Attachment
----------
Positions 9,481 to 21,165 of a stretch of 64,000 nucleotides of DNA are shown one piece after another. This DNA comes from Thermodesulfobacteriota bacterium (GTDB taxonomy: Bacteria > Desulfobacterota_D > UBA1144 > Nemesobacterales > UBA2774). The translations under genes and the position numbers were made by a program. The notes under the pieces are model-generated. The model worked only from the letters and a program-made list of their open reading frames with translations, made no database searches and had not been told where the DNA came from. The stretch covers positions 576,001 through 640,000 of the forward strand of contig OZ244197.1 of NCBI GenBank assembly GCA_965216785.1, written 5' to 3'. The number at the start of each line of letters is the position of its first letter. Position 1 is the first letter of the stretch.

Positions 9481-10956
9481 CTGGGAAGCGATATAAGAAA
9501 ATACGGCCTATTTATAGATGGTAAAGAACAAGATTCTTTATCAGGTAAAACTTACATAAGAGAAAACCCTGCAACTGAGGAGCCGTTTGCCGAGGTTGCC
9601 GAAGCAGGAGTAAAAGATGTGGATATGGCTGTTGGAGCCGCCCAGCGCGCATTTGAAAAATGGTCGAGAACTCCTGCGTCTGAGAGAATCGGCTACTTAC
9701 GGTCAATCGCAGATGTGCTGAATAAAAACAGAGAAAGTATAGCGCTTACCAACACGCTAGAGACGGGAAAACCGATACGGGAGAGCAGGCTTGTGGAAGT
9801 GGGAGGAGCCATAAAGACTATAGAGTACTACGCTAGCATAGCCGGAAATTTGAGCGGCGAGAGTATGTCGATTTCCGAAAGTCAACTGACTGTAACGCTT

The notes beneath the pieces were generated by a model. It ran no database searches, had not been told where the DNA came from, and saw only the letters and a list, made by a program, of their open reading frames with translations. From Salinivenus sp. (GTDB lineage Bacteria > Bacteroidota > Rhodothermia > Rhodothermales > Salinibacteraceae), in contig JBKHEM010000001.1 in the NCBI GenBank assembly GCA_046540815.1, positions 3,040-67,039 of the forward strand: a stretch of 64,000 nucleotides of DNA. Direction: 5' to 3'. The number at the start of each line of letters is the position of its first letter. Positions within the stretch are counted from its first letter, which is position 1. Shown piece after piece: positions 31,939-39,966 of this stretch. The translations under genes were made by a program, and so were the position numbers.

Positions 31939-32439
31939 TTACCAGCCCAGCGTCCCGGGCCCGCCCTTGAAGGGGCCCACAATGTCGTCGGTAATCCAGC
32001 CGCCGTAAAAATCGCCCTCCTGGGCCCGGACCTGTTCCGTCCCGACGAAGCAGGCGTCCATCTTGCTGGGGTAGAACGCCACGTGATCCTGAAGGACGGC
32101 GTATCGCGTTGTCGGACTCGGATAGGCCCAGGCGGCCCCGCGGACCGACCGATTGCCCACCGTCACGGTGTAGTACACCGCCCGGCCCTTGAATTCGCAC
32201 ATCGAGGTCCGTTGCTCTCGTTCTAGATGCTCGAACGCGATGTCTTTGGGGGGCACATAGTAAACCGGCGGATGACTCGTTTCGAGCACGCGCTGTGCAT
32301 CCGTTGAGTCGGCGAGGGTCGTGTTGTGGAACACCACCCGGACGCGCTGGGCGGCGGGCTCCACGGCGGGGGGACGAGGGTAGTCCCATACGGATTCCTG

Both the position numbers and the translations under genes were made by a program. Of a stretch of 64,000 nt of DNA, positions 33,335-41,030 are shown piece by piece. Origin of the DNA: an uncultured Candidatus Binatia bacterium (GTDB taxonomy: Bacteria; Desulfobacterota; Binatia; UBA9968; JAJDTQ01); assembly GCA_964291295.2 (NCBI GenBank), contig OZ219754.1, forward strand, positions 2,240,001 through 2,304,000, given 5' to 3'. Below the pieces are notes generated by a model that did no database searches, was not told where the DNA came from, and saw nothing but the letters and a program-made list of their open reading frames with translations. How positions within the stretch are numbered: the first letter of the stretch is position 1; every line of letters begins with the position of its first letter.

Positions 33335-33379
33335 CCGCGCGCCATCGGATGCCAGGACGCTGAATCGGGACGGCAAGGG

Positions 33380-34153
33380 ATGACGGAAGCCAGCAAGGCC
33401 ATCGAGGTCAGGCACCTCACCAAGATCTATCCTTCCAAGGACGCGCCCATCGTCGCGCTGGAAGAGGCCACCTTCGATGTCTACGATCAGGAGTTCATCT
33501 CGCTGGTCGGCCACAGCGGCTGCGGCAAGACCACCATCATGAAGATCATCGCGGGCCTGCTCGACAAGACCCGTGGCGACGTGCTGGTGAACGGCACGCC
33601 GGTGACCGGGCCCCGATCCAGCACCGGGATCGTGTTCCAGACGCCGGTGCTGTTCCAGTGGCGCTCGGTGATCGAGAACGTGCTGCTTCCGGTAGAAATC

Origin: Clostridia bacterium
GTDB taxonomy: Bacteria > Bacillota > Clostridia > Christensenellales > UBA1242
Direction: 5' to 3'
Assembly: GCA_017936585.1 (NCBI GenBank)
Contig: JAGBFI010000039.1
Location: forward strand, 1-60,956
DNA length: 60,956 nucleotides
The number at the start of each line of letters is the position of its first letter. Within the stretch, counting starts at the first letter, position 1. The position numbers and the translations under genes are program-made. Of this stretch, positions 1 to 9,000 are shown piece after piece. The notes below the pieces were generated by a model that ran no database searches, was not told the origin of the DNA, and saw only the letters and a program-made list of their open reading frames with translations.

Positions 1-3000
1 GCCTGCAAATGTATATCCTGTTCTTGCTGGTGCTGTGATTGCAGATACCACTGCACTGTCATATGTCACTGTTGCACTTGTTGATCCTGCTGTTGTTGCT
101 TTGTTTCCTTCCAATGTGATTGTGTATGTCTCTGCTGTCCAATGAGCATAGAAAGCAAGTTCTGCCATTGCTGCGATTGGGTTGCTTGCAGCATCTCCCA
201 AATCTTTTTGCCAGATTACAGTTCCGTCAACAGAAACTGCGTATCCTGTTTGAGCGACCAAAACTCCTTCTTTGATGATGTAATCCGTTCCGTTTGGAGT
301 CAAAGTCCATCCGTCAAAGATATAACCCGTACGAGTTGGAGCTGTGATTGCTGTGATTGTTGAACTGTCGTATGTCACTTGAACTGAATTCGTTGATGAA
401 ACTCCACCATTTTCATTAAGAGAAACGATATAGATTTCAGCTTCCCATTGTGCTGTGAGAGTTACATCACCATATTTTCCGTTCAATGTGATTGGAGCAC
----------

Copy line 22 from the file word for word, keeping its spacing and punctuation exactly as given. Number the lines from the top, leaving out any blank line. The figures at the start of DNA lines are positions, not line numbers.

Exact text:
33601 GGTGACCGGGCCCCGATCCAGCACCGGGATCGTGTTCCAGACGCCGGTGCTGTTCCAGTGGCGCTCGGTGATCGAGAACGTGCTGCTTCCGGTAGAAATC